Why should Apple want to do this? Probably not for the reason that the iTunes sales justify the cost of the Data Centre, although in Google's case the advertising revenue alone can justify the cost of the Data Centre, and not even because iTunes represents something people actually WANT, whereas Google ads are NOT. If Apple want to create such a huge new Data Centre, it is because it will help them sell Apple products, some of which exist right now and some of which may be introduced during the next two years.



    Access to a Cloud that delivers a few Office-style documents, even e-mail, does not sound like a great deal for Apple. Access to the entire television or movie network via an Apple-manufactured device is not the Cloud, it is THE SKY!
  • Reply 18 of 51
    Air is used for breathing. Seriously, who pays these "Experts" and why?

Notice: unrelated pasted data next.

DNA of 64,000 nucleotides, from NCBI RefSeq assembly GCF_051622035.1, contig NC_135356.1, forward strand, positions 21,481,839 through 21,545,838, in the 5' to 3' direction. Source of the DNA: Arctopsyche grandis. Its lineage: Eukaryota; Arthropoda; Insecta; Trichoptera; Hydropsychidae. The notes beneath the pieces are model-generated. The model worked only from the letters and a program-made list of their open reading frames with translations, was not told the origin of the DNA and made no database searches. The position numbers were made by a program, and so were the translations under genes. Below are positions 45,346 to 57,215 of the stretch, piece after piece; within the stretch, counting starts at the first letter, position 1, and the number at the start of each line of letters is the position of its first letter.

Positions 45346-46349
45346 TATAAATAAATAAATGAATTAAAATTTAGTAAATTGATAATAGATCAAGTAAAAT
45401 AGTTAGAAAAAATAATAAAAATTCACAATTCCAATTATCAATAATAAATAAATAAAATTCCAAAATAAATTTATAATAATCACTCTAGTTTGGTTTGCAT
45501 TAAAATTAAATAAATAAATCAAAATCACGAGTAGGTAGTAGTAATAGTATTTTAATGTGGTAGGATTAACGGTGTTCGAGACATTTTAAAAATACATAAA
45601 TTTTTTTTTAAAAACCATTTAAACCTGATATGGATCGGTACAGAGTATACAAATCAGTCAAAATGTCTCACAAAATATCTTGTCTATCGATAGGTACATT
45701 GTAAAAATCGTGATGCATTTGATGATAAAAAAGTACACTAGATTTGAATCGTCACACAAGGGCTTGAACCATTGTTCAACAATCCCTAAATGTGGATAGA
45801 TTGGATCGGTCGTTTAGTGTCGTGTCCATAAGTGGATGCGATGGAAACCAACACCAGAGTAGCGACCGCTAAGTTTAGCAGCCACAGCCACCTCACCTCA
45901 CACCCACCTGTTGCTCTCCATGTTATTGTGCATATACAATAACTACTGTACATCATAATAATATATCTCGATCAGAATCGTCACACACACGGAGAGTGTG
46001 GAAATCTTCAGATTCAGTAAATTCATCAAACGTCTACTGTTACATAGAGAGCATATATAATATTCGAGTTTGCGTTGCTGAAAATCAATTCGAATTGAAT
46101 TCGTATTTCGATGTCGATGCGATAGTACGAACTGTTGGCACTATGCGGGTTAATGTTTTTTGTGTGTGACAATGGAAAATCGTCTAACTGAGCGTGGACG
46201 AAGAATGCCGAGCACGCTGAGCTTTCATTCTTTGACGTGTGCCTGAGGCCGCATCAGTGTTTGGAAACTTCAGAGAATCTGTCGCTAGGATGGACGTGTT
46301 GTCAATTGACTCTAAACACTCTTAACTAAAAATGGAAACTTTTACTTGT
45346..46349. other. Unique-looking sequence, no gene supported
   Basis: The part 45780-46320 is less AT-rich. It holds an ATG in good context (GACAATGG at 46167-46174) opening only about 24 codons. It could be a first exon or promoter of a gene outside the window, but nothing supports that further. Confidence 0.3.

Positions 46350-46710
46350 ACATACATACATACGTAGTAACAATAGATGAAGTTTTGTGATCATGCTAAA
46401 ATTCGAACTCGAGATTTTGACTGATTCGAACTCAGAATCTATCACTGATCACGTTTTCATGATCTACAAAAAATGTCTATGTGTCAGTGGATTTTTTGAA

• Reply 19 of 51
    tundraboytundraboy Posts: 1,597member
    Apple is lining up all its ducks and is getting ready to kill Netflix in one fell swoop. Their opening salvo would be a tender offer to Netflix, which would not be a generous offer because Apple will claim that the mail delivery side of the business is worthless, or soon will be. It will be hard for Netflix to turn down though because implicit in the offer is the threat of all out warfare should they turn it down. And with $31 billion in Apple's back pocket, this is not an empty threat.



    Yeah, it's all pure wild speculation. Netflix is probably irrelevant to Apple as Jobs is in all likelihood looking ahead about one or two generations of technology beyond Netflix. But it's a nice story.
  • Reply 20 of 51
    asciiascii Posts: 5,941member
    I think it is for self-defense.



    Mutually Assured Destruction.



    Anyone who hacks Apple's website or otherwise annoys his Steveness gets a massive DOS attack from this baby. Can I get a woooh?